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Background: The coronavirus disease 2019 (COVID-19) pandemic poses challenges to paediatric and adolescent HIV treatment programme. Modelling exercises raised concerns over potential impact of disruptions. Objectives: To describe the impact of the COVID-19 pandemic on viral load (VL) testing among infants, children and adolescents on antiretroviral treatment (ART) in Durban, South Africa. Method: Routinely collected, aggregated data of monthly VL counts done on all those less than 19 years old from January 2018 to January 2022 was analysed. An interrupted time series analysis using a Prais-Winsten linear regression model, including terms for lockdowns and excess mortality determined VL trends. Results: The unadjusted mean VL was 2166 (confidence interval [CI]: 252.2) and 2016 (CI: 241.9), P = 0.039, and percentage VL suppression rates (72.9%, CI: 2.4% vs 73.6%, CI: 1.8%) across COVID and pre-COVID periods, showing no significant difference, P = 0.262. In the interrupted time series analysis, modelled monthly VL counts did not differ significantly by lockdown level (e.g., level 5 lockdown: -210.5 VLs, 95% CI: -483.0 to +62.1, P = 0.138) or excess mortality (-0.1, 95% CI: -6.3 to 6.1, P = 0.969). A significant downward trend in VL testing over time, including during the pre-COVID-19 period (-6.6 VL per month, 95% CI: -10.4 to -2.7, P = 0.002), was identified. Conclusion: Viral load suppression for children and adolescents were not negatively affected by COVID-19. A trend of decrease in VL testing predated COVID-19. What this study adds: Evidence presented that HIV VL testing and suppression rates in children and adolescents in a high burden setting were sustained through the COVID pandemic.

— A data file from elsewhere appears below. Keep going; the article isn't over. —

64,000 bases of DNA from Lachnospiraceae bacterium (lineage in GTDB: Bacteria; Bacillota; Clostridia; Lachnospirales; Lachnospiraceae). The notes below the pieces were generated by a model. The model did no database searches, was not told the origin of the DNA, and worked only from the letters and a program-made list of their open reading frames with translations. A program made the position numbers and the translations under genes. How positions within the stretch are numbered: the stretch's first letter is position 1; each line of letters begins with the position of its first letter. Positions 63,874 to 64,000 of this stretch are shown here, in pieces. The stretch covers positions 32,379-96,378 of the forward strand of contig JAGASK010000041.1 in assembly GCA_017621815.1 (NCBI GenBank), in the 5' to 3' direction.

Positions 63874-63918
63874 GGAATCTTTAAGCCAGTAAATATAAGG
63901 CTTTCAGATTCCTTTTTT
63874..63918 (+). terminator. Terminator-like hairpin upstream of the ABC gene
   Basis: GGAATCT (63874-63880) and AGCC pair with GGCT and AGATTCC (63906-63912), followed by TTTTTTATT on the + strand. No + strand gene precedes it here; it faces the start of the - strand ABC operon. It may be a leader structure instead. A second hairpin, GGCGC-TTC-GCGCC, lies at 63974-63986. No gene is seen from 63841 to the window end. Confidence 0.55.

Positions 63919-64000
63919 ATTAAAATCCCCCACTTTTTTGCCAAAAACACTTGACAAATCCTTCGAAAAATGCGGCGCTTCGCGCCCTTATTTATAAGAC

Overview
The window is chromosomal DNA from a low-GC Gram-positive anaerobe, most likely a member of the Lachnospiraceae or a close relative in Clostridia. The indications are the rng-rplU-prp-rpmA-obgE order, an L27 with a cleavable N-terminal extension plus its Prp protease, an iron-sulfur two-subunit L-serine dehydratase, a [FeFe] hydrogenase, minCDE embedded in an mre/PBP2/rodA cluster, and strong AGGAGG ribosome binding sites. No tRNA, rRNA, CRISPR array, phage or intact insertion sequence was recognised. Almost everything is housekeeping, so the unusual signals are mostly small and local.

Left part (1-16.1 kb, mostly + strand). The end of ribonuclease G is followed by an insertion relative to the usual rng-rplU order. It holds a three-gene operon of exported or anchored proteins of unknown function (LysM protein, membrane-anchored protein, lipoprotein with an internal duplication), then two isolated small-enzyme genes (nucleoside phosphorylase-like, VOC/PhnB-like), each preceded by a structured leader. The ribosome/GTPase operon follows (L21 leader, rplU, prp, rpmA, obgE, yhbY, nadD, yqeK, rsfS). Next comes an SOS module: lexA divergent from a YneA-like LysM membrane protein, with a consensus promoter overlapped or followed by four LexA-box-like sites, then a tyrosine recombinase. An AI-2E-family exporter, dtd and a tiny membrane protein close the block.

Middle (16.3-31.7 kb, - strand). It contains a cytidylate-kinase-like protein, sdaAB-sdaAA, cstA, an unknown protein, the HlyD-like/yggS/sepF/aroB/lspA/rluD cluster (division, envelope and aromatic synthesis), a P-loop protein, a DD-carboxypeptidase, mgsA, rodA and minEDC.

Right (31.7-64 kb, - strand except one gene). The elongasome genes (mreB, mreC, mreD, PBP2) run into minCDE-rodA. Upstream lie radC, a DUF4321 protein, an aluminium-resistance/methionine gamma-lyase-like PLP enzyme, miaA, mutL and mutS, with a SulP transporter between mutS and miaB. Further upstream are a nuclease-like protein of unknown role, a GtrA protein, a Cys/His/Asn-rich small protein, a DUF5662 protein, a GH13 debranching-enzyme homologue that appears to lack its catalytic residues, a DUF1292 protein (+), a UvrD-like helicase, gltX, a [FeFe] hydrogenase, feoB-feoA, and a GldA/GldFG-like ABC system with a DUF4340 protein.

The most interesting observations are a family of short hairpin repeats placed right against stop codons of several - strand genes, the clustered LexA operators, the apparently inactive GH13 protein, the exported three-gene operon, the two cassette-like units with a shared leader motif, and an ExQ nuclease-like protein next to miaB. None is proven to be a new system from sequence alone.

Original publication




Journal article


Southern African Journal of HIV Medicine

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